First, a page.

Last month, a group of 40 Republican senators requested that the Government Accountability Office (GAO) investigate whether the freeze on border wall construction violates the law. The group argues that halting work on the wall goes against the Impoundment Control Act, which says Congress holds the power of the purse and the executive branch cannot withhold appropriated money over policy disagreements. Democrats accused Trump of violating the act when he withheld already appropriated aid to Ukraine. The GAO found Trump’s actions violated the law. The office has accepted the senators’ request to investigate the matter but has yet to issue a report.

Groups like the ACLU have argued Biden could redirect the funds by securing the border in other ways that would still meet Congress’ policy intention.

“Operationally effective border security includes surveillance, ground sensors,” Donatti said. “Our view is that there is a lot of flexibility.”

The administration’s request for discretionary money for fiscal year 2022 asked that Congress null previous funding set aside for the wall. It includes a proposal for $1.2 billion for border security measures such as modernizing ports of entry and adding technology. The request does not specify what kinds of technology it wants to invest in, but currently deployed options include ground sensors, infrared cameras for detecting activity, flood lights, drones, towers, and all-weather roads so Border Patrol agents can navigate the terrain more efficiently. The White House has not yet released its full budget request.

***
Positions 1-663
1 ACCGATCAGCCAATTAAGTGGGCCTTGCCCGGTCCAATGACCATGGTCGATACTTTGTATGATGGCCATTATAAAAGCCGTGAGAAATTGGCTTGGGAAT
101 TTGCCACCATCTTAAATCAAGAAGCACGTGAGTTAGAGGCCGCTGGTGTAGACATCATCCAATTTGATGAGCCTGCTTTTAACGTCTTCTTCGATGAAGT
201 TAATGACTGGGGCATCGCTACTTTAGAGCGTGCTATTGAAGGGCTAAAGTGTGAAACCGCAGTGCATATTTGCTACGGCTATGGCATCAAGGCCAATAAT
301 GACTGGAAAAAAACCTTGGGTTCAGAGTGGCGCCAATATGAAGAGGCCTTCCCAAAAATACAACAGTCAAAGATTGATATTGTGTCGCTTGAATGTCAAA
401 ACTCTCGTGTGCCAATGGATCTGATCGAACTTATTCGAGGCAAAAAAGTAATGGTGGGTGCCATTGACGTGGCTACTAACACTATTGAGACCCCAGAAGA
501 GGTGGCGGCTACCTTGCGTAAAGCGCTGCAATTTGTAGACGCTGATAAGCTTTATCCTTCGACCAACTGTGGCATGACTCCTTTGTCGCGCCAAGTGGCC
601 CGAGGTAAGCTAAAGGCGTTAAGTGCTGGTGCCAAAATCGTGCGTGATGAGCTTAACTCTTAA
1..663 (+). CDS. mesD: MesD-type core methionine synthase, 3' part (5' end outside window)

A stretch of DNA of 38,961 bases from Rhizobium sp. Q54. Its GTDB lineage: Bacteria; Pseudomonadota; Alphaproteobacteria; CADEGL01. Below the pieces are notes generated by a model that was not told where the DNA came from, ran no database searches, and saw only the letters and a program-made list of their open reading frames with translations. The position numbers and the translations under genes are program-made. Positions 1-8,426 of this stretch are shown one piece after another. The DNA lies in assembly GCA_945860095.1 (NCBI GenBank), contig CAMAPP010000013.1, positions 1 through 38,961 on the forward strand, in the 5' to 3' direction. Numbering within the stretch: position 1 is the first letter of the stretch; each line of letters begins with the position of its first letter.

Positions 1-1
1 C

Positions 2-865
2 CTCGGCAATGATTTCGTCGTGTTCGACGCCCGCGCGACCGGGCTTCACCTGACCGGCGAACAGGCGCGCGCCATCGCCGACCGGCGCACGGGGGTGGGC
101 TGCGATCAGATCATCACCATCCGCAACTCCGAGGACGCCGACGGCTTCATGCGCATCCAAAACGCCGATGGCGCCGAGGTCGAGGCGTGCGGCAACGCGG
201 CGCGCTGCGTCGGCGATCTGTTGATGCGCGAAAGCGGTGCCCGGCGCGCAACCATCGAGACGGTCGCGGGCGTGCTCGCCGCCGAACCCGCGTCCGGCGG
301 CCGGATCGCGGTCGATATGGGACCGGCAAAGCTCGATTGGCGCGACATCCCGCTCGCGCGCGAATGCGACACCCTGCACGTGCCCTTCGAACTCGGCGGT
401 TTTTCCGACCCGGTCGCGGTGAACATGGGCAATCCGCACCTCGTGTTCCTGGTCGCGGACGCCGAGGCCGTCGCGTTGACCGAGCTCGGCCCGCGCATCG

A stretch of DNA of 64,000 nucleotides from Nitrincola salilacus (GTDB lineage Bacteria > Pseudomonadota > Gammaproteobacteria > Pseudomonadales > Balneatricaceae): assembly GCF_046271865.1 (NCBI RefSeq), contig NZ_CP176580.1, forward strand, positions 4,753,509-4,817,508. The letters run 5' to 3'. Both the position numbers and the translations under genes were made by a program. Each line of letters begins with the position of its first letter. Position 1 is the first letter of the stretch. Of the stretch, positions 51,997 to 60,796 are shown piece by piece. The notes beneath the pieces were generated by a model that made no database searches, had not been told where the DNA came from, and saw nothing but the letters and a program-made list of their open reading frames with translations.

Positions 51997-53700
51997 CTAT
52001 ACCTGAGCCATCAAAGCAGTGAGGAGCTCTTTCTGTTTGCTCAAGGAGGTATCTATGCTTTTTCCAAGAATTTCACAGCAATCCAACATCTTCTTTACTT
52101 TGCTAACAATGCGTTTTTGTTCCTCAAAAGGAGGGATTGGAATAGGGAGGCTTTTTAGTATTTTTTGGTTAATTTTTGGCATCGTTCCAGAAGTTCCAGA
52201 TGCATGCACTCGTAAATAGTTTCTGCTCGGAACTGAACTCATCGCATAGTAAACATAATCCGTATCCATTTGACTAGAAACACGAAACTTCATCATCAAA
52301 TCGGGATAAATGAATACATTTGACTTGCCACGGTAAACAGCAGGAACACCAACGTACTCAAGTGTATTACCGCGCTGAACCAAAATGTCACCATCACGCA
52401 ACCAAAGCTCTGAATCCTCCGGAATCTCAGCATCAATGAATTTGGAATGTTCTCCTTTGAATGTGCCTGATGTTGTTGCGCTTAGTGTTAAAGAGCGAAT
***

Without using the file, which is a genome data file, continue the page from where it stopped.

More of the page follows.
The 1,954-mile dividing line between the United States and Mexico is interrupted by rivers, private property, and border communities. Former President Bill Clinton launched the effort to construct a physical barrier, but the majority of it was built during the Bush and Obama administrations.

Prior to the Trump administration, more than 654 miles of fencing was in place. Trump oversaw about 80 miles of new construction and the replacement or upgrade of 400 miles of barriers. Some hip-high barriers to deter vehicles became 30-foot tall steel bollard fences to prevent people from crossing.

Well-funded drug and human trafficking cartels adapted their methods: Border Patrol agents have discovered tunnels that evade walls and sensors and have also apprehended drones used to fly drugs over barriers.

“The billionaires that control the drug trade obviously find paths around the wall,” said Gabriel Sanchez, a political science professor at the University of New Mexico and nonresident fellow at the Brookings Institution. “The wall has become much more prominent symbolically around the politics of immigration. … As you put up walls in the more heavily trafficked areas for migration, the immigration is still going to come, people are just going to go through much more remote, desert lands.”


Harvest Prude

Harvest is a political reporter for WORLD's Washington Bureau. She is a World Journalism Institute and Patrick Henry College graduate. Harvest resides in Washington, D.C.

@HarvestPrude